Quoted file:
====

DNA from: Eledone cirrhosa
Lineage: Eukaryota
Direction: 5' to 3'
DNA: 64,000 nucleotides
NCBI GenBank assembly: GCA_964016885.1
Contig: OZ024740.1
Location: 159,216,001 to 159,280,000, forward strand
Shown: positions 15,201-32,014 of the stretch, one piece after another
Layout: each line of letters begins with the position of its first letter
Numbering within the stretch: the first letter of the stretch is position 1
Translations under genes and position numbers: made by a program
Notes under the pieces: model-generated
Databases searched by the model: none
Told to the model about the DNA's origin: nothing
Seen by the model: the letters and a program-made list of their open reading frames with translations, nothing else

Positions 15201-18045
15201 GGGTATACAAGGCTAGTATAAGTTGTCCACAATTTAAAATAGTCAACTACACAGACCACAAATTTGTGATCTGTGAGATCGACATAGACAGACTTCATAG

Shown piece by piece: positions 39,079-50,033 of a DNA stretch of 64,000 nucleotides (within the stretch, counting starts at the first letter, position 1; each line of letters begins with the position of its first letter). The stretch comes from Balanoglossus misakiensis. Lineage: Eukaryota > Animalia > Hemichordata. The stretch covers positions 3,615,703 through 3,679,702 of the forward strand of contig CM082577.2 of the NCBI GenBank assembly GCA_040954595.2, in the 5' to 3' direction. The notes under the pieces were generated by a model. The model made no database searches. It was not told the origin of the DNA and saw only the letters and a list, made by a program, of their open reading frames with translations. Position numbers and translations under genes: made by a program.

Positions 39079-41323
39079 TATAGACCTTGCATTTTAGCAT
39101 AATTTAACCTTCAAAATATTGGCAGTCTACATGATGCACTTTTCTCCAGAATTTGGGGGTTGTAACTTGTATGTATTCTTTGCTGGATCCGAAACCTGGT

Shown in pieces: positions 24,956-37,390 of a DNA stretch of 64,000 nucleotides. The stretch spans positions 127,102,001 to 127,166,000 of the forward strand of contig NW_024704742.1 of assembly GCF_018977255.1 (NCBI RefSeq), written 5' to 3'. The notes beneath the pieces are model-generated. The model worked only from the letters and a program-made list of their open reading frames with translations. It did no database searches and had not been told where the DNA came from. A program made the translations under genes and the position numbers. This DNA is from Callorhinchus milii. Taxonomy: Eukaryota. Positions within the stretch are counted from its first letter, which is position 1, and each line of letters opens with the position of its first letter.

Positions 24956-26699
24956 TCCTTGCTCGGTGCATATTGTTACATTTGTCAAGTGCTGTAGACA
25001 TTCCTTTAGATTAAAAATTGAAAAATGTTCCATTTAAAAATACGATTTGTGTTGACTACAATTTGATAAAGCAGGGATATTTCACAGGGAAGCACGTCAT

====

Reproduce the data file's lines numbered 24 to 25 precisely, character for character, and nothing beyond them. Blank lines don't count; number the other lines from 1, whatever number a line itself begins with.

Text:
24956 TCCTTGCTCGGTGCATATTGTTACATTTGTCAAGTGCTGTAGACA
25001 TTCCTTTAGATTAAAAATTGAAAAATGTTCCATTTAAAAATACGATTTGTGTTGACTACAATTTGATAAAGCAGGGATATTTCACAGGGAAGCACGTCAT